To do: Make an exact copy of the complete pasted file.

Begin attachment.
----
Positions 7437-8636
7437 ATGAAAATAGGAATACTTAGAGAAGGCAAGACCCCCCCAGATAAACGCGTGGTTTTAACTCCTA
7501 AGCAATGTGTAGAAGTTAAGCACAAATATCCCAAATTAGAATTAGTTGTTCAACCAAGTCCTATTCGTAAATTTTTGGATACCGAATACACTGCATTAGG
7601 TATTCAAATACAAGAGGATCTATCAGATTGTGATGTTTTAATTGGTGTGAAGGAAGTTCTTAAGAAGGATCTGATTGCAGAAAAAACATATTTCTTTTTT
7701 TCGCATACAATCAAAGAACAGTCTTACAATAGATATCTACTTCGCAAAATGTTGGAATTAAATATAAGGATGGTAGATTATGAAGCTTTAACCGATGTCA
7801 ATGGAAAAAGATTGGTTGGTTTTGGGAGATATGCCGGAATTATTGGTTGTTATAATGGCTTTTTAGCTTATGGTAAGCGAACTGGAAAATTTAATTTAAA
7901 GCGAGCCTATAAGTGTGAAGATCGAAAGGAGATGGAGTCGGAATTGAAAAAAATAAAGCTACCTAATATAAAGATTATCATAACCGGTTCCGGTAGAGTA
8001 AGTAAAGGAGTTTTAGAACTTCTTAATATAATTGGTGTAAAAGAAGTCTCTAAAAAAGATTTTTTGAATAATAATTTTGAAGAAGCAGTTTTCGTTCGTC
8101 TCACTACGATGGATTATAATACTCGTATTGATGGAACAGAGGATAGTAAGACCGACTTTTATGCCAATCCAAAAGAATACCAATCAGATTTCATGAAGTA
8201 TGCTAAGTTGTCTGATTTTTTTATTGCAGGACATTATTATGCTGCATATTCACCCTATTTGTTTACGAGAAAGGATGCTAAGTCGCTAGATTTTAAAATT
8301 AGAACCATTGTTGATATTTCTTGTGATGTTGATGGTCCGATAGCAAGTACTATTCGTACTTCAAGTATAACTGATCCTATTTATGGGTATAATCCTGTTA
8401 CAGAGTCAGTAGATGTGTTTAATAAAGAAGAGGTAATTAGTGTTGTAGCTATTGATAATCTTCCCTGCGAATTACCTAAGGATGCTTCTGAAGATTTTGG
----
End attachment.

Positions 7437-8636
7437 ATGAAAATAGGAATACTTAGAGAAGGCAAGACCCCCCCAGATAAACGCGTGGTTTTAACTCCTA
7501 AGCAATGTGTAGAAGTTAAGCACAAATATCCCAAATTAGAATTAGTTGTTCAACCAAGTCCTATTCGTAAATTTTTGGATACCGAATACACTGCATTAGG
7601 TATTCAAATACAAGAGGATCTATCAGATTGTGATGTTTTAATTGGTGTGAAGGAAGTTCTTAAGAAGGATCTGATTGCAGAAAAAACATATTTCTTTTTT
7701 TCGCATACAATCAAAGAACAGTCTTACAATAGATATCTACTTCGCAAAATGTTGGAATTAAATATAAGGATGGTAGATTATGAAGCTTTAACCGATGTCA
7801 ATGGAAAAAGATTGGTTGGTTTTGGGAGATATGCCGGAATTATTGGTTGTTATAATGGCTTTTTAGCTTATGGTAAGCGAACTGGAAAATTTAATTTAAA
7901 GCGAGCCTATAAGTGTGAAGATCGAAAGGAGATGGAGTCGGAATTGAAAAAAATAAAGCTACCTAATATAAAGATTATCATAACCGGTTCCGGTAGAGTA
8001 AGTAAAGGAGTTTTAGAACTTCTTAATATAATTGGTGTAAAAGAAGTCTCTAAAAAAGATTTTTTGAATAATAATTTTGAAGAAGCAGTTTTCGTTCGTC
8101 TCACTACGATGGATTATAATACTCGTATTGATGGAACAGAGGATAGTAAGACCGACTTTTATGCCAATCCAAAAGAATACCAATCAGATTTCATGAAGTA
8201 TGCTAAGTTGTCTGATTTTTTTATTGCAGGACATTATTATGCTGCATATTCACCCTATTTGTTTACGAGAAAGGATGCTAAGTCGCTAGATTTTAAAATT
8301 AGAACCATTGTTGATATTTCTTGTGATGTTGATGGTCCGATAGCAAGTACTATTCGTACTTCAAGTATAACTGATCCTATTTATGGGTATAATCCTGTTA
8401 CAGAGTCAGTAGATGTGTTTAATAAAGAAGAGGTAATTAGTGTTGTAGCTATTGATAATCTTCCCTGCGAATTACCTAAGGATGCTTCTGAAGATTTTGG